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Credit Crunch Hits Gap Year Travels as Trips Shrink by Half


Carefree Gap Years over as over 50% of travellers fear debt upon return
• Two thirds of students now travelling for only six months
• Lure of dangerous destinations a key factor for Gap Year itineraries

London .- The well travelled gap year has become the gap half year as the credit crunch impacts upon the student travel market – that’s the verdict of a new nationwide poll revealing that money worries are now the key concern for British students when planning Gap Year travels.

2,000 students and post graduates were surveyed for the study which was specially commissioned by the world’s leading global social media network Bebo to celebrate their online reality adventure series “The Gap Year”

The findings reveal that among both recently returned and imminent gap year travellers, available funds are the key factor (64 per cent) in planning any trip. More than half of those surveyed (52 per cent) were also worried about being in personal debt upon their return given the current economic climate; while four in ten respondents admitted that the employment market was a key factor in shortening their trips.

As these concerns combine, itineraries are now being carved back from 12 to as few as just three months on the open road. More than two thirds (63 per cent) of those questioned were planning a maximum journey of six months away from home, with a mere 14 per cent planning a full year abroad.

While the global gap year market is now valued at upwards of £5 billion*, average recent spending on British gap year travels was found to be just over £4,000 per person, with most seeing the world on a shoestring, only having spent or planning to spend between £1,000 and £3,000 (40 per cent).

The survey also found that students are increasingly prepared to visit countries previously considered as dangerous to make their money go further. The lure of slightly more unsafe destinations seems to have become a badge of honour, with Kenya (19 per cent), South Africa (18 per cent), Columbia (16 per cent) Sri Lanka (15 per cent) and Venezuela (12 per cent)** – all subject to varying degrees of travel warnings from the Foreign and Commonwealth Office – now being frequently added to itineraries.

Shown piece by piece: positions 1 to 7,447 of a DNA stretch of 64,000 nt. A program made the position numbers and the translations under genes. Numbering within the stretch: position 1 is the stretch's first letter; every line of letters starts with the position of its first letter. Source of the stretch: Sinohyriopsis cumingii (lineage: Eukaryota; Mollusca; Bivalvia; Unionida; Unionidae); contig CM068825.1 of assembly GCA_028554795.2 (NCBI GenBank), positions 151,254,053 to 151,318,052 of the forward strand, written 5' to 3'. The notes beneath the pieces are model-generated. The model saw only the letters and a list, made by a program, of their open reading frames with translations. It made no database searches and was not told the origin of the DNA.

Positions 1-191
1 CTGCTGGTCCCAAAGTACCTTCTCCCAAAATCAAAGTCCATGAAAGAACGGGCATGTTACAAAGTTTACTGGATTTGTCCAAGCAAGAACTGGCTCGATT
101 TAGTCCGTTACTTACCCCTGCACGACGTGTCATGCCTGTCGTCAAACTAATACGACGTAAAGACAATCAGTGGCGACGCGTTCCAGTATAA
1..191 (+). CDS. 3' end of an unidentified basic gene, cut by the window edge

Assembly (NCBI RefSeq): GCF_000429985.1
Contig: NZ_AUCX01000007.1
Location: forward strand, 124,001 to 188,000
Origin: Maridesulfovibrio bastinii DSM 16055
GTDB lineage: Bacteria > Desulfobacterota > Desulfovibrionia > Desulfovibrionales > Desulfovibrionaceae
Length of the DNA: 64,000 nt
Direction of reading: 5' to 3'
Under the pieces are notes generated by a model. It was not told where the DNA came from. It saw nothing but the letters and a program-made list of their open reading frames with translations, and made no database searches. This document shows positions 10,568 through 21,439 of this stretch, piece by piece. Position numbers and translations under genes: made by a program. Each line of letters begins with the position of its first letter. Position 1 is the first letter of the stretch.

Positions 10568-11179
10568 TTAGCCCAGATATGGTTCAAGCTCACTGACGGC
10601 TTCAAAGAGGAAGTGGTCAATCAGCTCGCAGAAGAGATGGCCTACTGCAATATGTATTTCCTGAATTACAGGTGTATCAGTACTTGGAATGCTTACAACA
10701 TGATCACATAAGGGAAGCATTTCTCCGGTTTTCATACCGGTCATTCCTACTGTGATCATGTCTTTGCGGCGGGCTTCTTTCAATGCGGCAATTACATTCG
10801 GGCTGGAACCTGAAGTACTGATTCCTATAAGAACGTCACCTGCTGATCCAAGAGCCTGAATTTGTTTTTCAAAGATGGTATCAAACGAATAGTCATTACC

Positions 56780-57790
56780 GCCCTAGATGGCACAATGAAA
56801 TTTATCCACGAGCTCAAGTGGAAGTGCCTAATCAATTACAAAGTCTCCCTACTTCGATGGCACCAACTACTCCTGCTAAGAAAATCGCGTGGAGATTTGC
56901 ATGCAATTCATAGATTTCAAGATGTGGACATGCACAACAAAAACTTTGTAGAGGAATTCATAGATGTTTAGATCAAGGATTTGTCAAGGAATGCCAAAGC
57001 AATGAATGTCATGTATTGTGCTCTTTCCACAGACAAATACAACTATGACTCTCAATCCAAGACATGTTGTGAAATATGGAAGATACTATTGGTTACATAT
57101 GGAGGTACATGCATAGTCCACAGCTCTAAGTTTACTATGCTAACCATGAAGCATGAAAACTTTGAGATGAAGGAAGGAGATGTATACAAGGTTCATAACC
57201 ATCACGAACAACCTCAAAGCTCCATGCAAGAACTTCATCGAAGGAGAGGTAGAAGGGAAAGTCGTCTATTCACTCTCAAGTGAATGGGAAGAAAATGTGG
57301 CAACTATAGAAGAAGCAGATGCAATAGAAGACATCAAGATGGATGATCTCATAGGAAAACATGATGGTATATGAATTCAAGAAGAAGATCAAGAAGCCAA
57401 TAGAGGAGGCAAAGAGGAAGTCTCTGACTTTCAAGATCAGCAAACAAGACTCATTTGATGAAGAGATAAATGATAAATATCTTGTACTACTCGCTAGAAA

Twice as many boys as girls admitted being inspired by the danger factor when trip-planning (10 per cent versus 5 per cent); while boys were also found to be more likely to have lied to, or be prepared to lie to parents and friends about their whereabouts to save them from worry – 27 per cent of males indulging in little white lies, as opposed to only 15 per cent of females.

Solo trips are on the rise; while half of those surveyed (55 per cent) planned to travel with friends, more than a quarter (29 per cent) are now choosing to travel alone. Across the board, young holidaymakers seem to have left their inhibitions behind, with the vast majority taking part in extreme activities and deliberately risky behaviour. Of those who had recently returned from their travels, a staggering 31 per cent of men admitted they had indulged in unprotected sex, and a quarter of recently returned males also experimented with drugs (26 per cent).

Abseiling, bungee jumping, white water rafting and sky-diving all ranked highly amongst must-do challenges on gap years, topping the lists despite their obvious risks. Other dangerous activities like running with the bulls in Pamplona and visiting the favellas in Rio now also feature regularly in travel snaps.

Travellers revealed yet more about their journeys, with many hoping to find love, especially the men, with one in five (23 per cent) admitting to actively looking for action while away.

Bebo’s “The Gap Year” study also revealed a rise in the age of gap year travellers, with a significantly older set jetting off than once was the case. The average age of departure is now 23, with a third of travellers leaving aged 21-24 (32 per cent), many having completed degrees and choosing to travel before entering the world of work. A growing proportion of 25-29 year olds (16 per cent) are also now choosing take a gap year when older and wiser. 52 per cent of travellers were also convinced that taking a gap year is a sensible investment in their future, believing their travels would only improve their employability upon return.

“Gap Year” series sponsor STA Travel’s Celia Pronto, UK Marketing Director, commented: “At STA we find that gap years are still as popular as ever, however people are being more strategic about them, planning and saving for longer and being more experimental with their destinations to get the most from both their pound and trip as a whole, with many options available including working holidays to help fund longer journeys.”


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